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APPELLATE LAW

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Gary A. Bryant

Willcox & Savage PC
Norfolk

Title: Member, head of litigation

Other legal specialties: Commercial and environmental litigation

Birthplace:  Goldsboro, N.C.

Education: Bachelor’s and master’s degrees, Bob Jones University; law degree, Washington & Lee University

Spouse: Joy Yost

Children: Kelly and Madeline

Hobbies or pastimes: Hiking, biking

First job as a lawyer: Clerk for U.S. District Court Judge Walter Hoffman

Fan of: Baylor University Bears

Favorite vacation spot: Carova Beach, Outer Banks of North Carolina

Recently read books:  “Redeemer: The Life of Jimmy Carter” by Randall Balmer; “Mere Christianity” by C.S. Lewis (I read this book every couple of years.)

Career mentors: Conrad Shumadine and Randy Singer, both excellent appellate lawyers.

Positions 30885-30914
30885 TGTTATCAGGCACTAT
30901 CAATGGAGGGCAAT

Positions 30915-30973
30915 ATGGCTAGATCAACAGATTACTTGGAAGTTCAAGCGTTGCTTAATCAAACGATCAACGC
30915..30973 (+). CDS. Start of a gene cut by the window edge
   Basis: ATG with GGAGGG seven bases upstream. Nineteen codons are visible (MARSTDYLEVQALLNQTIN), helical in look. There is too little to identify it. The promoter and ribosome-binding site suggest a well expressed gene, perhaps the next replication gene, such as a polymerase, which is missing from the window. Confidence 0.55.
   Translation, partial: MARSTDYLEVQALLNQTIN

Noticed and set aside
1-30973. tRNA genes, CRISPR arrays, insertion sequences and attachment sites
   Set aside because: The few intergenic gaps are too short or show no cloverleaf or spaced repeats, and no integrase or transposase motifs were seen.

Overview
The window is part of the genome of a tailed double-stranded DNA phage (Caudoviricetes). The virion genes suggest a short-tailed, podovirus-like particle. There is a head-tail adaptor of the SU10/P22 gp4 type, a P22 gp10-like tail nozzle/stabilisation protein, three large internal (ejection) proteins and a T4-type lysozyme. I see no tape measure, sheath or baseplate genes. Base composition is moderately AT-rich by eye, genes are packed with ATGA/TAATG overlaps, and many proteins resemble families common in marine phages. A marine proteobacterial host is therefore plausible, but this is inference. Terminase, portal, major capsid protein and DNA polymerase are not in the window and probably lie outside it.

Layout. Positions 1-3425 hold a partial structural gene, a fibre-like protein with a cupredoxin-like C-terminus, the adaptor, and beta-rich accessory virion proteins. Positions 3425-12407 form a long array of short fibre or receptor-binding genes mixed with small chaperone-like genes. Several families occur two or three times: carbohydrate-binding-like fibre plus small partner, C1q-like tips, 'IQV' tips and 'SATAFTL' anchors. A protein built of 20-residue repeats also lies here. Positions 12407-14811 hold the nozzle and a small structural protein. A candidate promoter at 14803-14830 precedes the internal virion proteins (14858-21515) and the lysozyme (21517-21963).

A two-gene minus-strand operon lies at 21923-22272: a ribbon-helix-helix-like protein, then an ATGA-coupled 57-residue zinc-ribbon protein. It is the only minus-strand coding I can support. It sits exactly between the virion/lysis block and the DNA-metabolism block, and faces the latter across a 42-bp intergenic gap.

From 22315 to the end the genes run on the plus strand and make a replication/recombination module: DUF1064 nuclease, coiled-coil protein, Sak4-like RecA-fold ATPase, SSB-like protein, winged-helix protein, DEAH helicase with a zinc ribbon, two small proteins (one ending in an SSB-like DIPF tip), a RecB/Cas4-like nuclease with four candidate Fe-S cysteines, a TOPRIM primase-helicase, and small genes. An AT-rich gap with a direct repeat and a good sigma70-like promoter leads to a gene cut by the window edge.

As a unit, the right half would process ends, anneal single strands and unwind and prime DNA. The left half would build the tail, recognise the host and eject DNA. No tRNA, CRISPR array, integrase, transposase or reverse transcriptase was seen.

How is appellate law different from other legal specialties? Appellate law is tidy. All of the trial decisions have been made.  You have a record of the testimony, exhibits and rulings.  The focus is on specific issues, and appellate advocates pick those issues very carefully.  It is difficult to overturn a trial court ruling or verdict with “1,000 pin pricks.” It takes a good ax blow or two.  This is not a lesson you want to learn as your argument time is expiring.

What has been your most memorable case?  In Mest v. Cabot, our clients were claiming damage from nearby factory emission.  The trial court granted summary judgment on the basis that the clients should have known of the contamination, which had been reported in a document found in a local government office.  We knew things were going well on appeal when one of the 3rd Circuit judges noted that he didn’t even know what documents were in his own office.


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